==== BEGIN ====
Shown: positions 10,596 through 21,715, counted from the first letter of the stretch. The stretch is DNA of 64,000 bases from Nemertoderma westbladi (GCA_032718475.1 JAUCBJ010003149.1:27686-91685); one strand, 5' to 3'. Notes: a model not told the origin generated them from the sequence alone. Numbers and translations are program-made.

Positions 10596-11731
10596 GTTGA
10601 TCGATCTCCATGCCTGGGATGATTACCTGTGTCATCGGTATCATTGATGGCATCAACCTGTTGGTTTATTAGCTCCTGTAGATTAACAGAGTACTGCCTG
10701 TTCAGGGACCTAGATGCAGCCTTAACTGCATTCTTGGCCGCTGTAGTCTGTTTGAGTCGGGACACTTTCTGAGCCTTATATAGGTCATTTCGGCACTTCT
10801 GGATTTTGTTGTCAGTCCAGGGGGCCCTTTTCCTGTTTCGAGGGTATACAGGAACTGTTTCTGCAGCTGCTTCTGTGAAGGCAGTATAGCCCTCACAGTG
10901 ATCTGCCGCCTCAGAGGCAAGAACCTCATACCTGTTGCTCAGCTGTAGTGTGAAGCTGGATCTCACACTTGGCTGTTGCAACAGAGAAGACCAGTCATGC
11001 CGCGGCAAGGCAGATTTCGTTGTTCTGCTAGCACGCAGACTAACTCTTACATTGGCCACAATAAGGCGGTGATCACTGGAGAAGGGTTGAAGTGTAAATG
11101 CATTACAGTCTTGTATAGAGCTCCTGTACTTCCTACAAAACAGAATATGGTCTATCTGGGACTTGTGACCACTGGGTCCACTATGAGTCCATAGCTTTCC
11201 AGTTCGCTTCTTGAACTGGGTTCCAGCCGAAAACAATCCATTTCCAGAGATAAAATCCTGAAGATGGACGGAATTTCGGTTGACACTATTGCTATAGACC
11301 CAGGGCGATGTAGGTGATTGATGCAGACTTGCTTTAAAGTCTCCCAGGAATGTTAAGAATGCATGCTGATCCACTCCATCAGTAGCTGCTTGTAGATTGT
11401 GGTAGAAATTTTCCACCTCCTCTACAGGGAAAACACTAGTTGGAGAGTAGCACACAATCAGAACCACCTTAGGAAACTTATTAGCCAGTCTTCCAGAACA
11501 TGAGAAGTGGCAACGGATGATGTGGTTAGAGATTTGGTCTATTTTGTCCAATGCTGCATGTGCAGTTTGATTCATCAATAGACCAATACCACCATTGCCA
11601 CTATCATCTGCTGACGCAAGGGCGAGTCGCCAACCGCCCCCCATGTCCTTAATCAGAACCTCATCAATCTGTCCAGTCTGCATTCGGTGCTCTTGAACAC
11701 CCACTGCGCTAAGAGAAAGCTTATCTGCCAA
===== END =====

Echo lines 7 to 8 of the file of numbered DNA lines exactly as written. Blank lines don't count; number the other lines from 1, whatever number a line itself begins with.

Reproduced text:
10901 ATCTGCCGCCTCAGAGGCAAGAACCTCATACCTGTTGCTCAGCTGTAGTGTGAAGCTGGATCTCACACTTGGCTGTTGCAACAGAGAAGACCAGTCATGC
11001 CGCGGCAAGGCAGATTTCGTTGTTCTGCTAGCACGCAGACTAACTCTTACATTGGCCACAATAAGGCGGTGATCACTGGAGAAGGGTTGAAGTGTAAATG